Coaster Brook Trout

Sierra Club and Huron Mountain Club jointly seek protection for the Coaster brook trout

Coaster Brook TroutThe Sierra Club and the Huron Mountain Club jointly petitioned the US Fish & Wildlife Service to list the Coaster Brook Trout as Endangered under the Endangered Species Act. The Coaster, once prevalent in Lake Superior, now has a resident breeding population in only one stream on the south shore of the lake, in the Salmon Trout River. The lands adjoining the portion of the Salmon Trout used by Coaster Brook trout is owned in it's entirety by the Huron Mountain Club, which has been the prime conservator of this rare fish. Habitat degradation by logging and roadbuilding upstream from spawning grounds have caused numbers to decline. In addition, there is the new threat of an acid-generating mine at the headwaters of the Salmon Trout. This mine is being proposed by the Kennecott Mining Corporation, which has applied for a permit to begin mining.

Statement of Peter Dykema, Representing the Huron Mountain Club

Historical records confirm that the spectacular Coaster Brook Trout once spawned in literally dozens of Michigan streams and thrived in all the near-shore waters of Lake Superior. Today, the only surviving South-shore Coasters are those that spawn in the Salmon Trout River ("STR"). Ongoing research confirms that the STR population, while viable, is very small and therefore at risk.

The Huron Mountain Club and its members are proud that the Club's 116 years of stewardship of its pristine lands and waters has saved the Michigan Coaster from extinction. At the same time, we believe that the vulnerable condition of the surviving coaster population gives us special responsibilities to do everything we can to protect and improve the existing Coaster population. Those efforts will include continued protection of the coaster's spawning and rearing habitat, continued support for Michigan state regulations closing the lower STR to all fishing when the coasters are spawning, and continued support for critically important long-term research into the ecology, genetics, and competitive interactions of the Coaster.

Today we are, as an additional step, asking the United States Fish & Wildlife Service to give the Coaster the legal protection to which it is entitled under the Endangered Species Act. There are many forces that could, potentially, endanger the STR Coaster population, including stream sedimentation and competition from exotic salmonids such as Coho Salmon. But recently there has arisen a newer and more specific threat. Kennecott Mineral Company proposes to mine sulfide minerals directly underneath the headwaters of the STR, creating a risk of polluting the river with sulfuric acid and/or dissolved heavy metals that are highly toxic to all species of trout. With today's filing we are seeking to ensure that Kennecott's proposed mine, and all other activities in the STR watershed, will be evaluated by the relevant State and Federal authorities with due regard for the unique and invaluable environmental resources that the mine could impact -- in particular, the rare and extraordinary Coaster.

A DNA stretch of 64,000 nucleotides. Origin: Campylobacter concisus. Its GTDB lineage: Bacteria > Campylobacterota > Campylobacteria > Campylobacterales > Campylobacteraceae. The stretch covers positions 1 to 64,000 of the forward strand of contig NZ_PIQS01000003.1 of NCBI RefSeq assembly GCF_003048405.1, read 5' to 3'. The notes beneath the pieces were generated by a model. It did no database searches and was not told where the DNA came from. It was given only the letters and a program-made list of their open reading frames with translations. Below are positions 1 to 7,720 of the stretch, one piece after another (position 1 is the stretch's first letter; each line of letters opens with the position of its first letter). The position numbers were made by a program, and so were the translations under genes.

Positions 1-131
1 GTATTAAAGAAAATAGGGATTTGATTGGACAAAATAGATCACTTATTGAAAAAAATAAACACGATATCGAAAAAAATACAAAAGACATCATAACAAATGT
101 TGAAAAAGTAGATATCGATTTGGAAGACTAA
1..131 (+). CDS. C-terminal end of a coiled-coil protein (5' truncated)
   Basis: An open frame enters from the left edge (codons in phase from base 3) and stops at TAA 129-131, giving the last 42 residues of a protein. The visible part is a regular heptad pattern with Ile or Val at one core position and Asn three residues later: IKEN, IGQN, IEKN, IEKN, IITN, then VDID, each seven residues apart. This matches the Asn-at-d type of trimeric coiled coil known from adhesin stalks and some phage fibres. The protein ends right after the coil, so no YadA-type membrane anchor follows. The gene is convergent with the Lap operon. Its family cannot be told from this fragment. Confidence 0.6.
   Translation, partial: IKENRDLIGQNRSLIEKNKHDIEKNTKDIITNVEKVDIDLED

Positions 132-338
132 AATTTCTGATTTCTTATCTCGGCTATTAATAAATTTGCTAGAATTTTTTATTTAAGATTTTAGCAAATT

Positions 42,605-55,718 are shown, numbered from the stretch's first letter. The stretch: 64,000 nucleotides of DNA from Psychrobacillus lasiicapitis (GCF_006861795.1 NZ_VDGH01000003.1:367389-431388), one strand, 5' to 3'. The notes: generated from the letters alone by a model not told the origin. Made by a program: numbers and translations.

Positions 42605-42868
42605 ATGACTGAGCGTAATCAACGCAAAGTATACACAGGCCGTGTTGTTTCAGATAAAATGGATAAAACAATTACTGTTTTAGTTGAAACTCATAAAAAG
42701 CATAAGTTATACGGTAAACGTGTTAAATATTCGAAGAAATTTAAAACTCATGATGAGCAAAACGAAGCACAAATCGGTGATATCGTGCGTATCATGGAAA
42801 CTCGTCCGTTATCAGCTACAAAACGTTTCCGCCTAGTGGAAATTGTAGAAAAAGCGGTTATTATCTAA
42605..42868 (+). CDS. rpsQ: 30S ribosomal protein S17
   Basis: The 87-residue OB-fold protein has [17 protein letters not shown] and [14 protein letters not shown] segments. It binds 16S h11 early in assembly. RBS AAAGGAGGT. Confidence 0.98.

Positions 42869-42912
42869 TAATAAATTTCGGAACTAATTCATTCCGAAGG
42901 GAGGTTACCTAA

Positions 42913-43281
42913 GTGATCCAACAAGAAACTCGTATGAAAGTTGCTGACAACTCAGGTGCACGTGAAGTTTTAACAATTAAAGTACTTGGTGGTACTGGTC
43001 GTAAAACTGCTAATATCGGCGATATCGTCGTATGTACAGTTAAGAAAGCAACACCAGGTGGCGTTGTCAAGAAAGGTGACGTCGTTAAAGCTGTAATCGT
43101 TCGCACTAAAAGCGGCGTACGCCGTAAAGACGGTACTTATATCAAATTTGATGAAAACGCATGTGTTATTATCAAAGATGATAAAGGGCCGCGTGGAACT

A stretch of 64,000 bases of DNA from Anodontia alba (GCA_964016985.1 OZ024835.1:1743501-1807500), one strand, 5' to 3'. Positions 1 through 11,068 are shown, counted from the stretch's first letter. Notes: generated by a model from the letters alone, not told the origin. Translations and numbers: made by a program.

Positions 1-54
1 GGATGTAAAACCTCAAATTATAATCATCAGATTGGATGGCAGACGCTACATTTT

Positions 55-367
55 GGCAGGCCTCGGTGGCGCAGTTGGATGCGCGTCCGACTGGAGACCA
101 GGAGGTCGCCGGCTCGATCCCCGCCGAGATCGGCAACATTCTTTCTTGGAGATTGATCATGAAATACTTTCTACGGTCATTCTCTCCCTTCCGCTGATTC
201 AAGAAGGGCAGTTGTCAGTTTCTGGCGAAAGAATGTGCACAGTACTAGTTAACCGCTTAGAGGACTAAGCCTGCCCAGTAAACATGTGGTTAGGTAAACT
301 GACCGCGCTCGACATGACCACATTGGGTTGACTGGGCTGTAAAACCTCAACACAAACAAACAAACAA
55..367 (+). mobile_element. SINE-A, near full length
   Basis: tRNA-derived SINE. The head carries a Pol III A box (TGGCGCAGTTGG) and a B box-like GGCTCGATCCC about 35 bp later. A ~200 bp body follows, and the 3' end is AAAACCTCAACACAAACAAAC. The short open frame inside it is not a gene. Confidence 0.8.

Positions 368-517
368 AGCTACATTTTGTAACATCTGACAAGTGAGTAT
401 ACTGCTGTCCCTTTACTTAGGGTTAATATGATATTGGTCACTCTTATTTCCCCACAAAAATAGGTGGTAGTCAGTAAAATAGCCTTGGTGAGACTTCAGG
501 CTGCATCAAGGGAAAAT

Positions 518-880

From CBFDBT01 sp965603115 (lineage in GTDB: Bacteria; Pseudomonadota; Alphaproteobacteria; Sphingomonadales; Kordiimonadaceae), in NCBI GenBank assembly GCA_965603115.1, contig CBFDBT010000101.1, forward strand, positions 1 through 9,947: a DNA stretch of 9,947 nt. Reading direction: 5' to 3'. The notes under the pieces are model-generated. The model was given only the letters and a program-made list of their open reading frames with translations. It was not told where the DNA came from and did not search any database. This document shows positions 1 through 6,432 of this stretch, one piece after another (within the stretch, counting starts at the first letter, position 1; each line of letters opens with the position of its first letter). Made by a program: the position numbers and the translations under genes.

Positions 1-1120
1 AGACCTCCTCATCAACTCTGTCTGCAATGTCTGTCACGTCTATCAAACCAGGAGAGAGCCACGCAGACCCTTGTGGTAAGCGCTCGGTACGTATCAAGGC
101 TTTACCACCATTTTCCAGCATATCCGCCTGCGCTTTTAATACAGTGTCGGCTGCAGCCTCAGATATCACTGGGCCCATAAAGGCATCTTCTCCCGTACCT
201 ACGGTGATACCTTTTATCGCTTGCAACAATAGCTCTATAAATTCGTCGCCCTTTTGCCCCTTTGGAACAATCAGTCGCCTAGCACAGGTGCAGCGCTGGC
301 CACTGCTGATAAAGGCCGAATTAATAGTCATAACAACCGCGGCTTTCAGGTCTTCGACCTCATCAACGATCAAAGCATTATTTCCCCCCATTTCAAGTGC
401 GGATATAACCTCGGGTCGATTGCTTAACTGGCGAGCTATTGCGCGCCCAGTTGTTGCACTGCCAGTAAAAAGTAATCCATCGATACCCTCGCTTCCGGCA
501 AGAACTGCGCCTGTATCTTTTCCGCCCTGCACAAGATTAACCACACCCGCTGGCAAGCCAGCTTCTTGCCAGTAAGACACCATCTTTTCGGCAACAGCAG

Peter Dykema is a member of the Board of the Huron Mountain Club.

Statement of Marvin Roberson, representing the Sierra Club Michigan Chapter

The Endangered Species Act has been proven over and over again to be one of the truly visionary acts passed by Congress. We in Michigan are fortunate that one of our own Congressmen, John Dingell, was one of the primary authors of this Act. The Sierra Club has been a strong proponent of first, passing the ESA, and since then, maintaining itâs strong provisions for protections for endangered species. But long before the Endangered Species Act, the Huron Mountain Club was prescient of the need to conserve and protect fragile species, and in fact has done so with the Coaster Brook Trout.

This magnificent fish was documented to have existed in over 105 streams feeding Lake Superior. That number is down to one stream, the Salmon Trout River, containing native breeding populations of Coasters. The entire stretch of that river used by Coaster Brook Trout is on the property of the Huron Mountain Club, and they have been maintaining, protecting, and studying this magnificent fish.

The Sierra Club is proud to partner with the Huron Mountain Club in the ongoing efforts to make sure that the Coaster Brook Trout does not go the watery grave of the Michigan Grayling, another wonderful fish which unfortunately is lost to us in Michigan now. With the new threats from a potentially acid-generating mine at the headwaters of the Salmon Trout River, and with data now available as a result of new studies, the Sierra Club has determined that the Coasters need and deserve protection under the ESA, and we are pleased to join the Huron Mountain Club in this effort.

We urge the US Fish & Wildlife Service to act quickly on this petition.

Marvin Roberson is the Forest Policy Special for the Sierra Club Michigan Chapter.